Rolling her eyes, she retreats with her burritos (which, yes, I have made for her, to assuage my guilt, tonight being one of the nights we will not, in fact, have dinner) to her room, where she will work until four a.m. on drawing her comic, with intermittent forays into homework, meanwhile chatting via Skype with various artist friends as far away as Scotland and New Zealand, and as close as Louisiana and Boston.  As I stagger off to bed (at two in the morning) I will hear her singing along to the Mountain Goats and laughing hysterically at something one of these friends has said.  “No, do it!  You’ve got to do it!  That’s a perfect plot twist!  If you don’t do it, I’ma steal it for my story!”

This is (maybe) the best part about raising a young artist – the fact that she spends fifteen hours a day in her room.  It’s like raising a hermit.

I’m kidding, I’m kidding!

The best part is watching her grow as an artist.

I do give her advice – some advice – but in fact, though she takes direction well, and though we have provided her with as much help as we know how (an art tutor, art supplies, trips to museums, books and music), mostly we have just gotten out of her way and given her room to work.

The internet these days is an amazing resource for young artists.  There are venues like Deviant Art, and others like Tumblr and Etsy, Blogspot and Kindle Direct, and (I am sure) others I don’t even know about*, which give young artists places to publish their work – publish in the original meaning of publish: to put it before the public.

This is all to the good.  When I was a kid, and maybe when you were as well, the only way to receive feedback on your work was to show it to parents and teachers and friends.  This was of very limited use, at least in my environment.  (Maybe yours was different!)  One thing you can do for your young artist is encourage them to show their work to a broad and useful audience.  Criticism, and by this I mean useful and helpful criticism, is oxygen for the artist; they won’t get that without making their work public.

They’ll also risk receiving negative and harmful criticism when they put their work out in the world; this is why you should ride shotgun on these publishing voyages.  Make sure your kid knows about good and bad criticism, good and bad readers, good and bad comments, and how to tell these apart. (My general test for these has nothing to do with how it makes you feel: it’s whether the comment is useful to the work or not – whether it teaches the artist something that will make the work a better work.  Though yes, if the comment or criticism is phrased in such a way that it makes the artist feel like a terrible human being, maybe also the critic is an asshat?)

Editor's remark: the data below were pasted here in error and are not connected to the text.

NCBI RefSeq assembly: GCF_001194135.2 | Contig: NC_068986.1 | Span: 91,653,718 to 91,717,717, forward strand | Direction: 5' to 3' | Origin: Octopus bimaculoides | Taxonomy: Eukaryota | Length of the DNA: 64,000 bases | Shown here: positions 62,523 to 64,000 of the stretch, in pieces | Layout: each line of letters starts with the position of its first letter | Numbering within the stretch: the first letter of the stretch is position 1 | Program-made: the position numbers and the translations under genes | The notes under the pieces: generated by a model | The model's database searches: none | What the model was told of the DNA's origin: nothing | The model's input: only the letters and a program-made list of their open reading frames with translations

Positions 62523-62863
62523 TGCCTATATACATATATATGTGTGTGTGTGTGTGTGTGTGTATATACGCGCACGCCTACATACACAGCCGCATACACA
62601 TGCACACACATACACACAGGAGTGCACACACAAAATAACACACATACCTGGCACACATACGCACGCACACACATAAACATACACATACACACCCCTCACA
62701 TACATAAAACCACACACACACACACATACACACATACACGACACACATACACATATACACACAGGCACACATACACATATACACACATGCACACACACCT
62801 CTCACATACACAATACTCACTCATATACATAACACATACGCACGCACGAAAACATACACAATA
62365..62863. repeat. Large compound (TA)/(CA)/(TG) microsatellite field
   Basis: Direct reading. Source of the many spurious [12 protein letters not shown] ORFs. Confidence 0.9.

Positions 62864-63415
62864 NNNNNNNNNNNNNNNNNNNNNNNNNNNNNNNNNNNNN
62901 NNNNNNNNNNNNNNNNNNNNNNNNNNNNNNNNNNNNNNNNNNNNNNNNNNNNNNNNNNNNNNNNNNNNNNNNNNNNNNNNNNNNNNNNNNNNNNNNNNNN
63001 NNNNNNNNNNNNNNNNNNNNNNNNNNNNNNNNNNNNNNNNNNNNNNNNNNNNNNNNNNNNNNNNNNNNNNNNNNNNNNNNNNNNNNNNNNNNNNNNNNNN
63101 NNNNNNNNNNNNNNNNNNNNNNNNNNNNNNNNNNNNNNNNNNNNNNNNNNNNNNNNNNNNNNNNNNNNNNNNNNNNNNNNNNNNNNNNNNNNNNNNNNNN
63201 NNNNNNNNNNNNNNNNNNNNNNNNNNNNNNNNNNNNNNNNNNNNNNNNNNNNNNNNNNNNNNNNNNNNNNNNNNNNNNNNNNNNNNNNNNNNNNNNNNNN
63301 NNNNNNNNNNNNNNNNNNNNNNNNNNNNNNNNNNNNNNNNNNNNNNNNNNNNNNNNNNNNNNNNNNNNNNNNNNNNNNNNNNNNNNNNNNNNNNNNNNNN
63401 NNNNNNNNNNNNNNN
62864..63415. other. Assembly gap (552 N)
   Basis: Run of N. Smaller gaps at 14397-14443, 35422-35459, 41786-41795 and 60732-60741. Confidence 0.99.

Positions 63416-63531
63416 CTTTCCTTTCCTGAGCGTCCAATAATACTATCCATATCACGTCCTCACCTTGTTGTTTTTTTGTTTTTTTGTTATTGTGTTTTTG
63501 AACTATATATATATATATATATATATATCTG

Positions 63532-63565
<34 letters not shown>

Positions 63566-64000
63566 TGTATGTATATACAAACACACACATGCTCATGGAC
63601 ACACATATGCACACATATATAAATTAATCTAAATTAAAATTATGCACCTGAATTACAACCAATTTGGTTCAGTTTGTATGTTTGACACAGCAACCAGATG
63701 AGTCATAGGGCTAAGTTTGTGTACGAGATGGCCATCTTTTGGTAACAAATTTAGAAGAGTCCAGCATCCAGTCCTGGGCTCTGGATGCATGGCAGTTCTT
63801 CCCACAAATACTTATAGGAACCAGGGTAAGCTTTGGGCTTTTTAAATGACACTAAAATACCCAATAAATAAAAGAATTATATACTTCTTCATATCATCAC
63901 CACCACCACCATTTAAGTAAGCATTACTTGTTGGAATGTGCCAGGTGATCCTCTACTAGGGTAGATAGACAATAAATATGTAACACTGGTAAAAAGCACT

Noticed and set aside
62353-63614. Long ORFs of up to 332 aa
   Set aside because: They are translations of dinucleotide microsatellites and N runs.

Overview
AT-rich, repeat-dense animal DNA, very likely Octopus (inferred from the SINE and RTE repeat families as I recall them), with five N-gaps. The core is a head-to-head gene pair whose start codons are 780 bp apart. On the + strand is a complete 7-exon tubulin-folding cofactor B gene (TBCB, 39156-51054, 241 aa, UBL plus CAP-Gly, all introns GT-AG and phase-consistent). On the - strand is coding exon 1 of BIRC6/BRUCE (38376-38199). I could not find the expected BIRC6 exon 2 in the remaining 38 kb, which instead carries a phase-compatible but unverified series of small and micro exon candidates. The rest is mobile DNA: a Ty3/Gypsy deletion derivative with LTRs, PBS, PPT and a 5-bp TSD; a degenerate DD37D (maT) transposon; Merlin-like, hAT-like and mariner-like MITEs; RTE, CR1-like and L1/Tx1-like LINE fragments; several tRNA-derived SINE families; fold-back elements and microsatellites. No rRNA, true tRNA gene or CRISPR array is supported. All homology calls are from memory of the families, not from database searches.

Other things you can do for your young artist:

  • Take them seriously as an artist. Pay attention to their work, critique their work, read or look at or listen to their work.
  • Find some way, if you possibly can, to help them get better at their work: lessons, books, trips to museums, whatever is within your reach. This is another way of taking their art seriously.
  • It may be true that they can’t make a living as an artist. And you might, being a really good parent, be deeply concerned about their future, and blah blah blah.  Don’t mock them or tell them not to quit their day job or tell them no one can make a living drawing pictures or whatever you think you just have to say.  Instead, encourage their art and – maybe – help them find a way to also make living.  For instance, many musicians also teach music.
  • Give them time to work on their art.


That last is really the best thing you can do for the young artist: give them room, and time, to work.

Let the dishes (and everything else) pile up.  Make them the damn burritos.  Give them time.


*Feel free to mention these in the comments!

(Image credits: A kid drawing, Wikicommons; Dirty Dishes, Wikicommons.)



Raised in New Orleans, Kelly Jennings is a member and co-founder of the Boston Mountain Writers Group. She has published short fiction in Strange Horizons and The Future Fire, as well as in the recent feminist SF anthology The Other Half of The Sky. Her first novel, Broken Slate, was published by Crossed Genres. She blogs at delagar.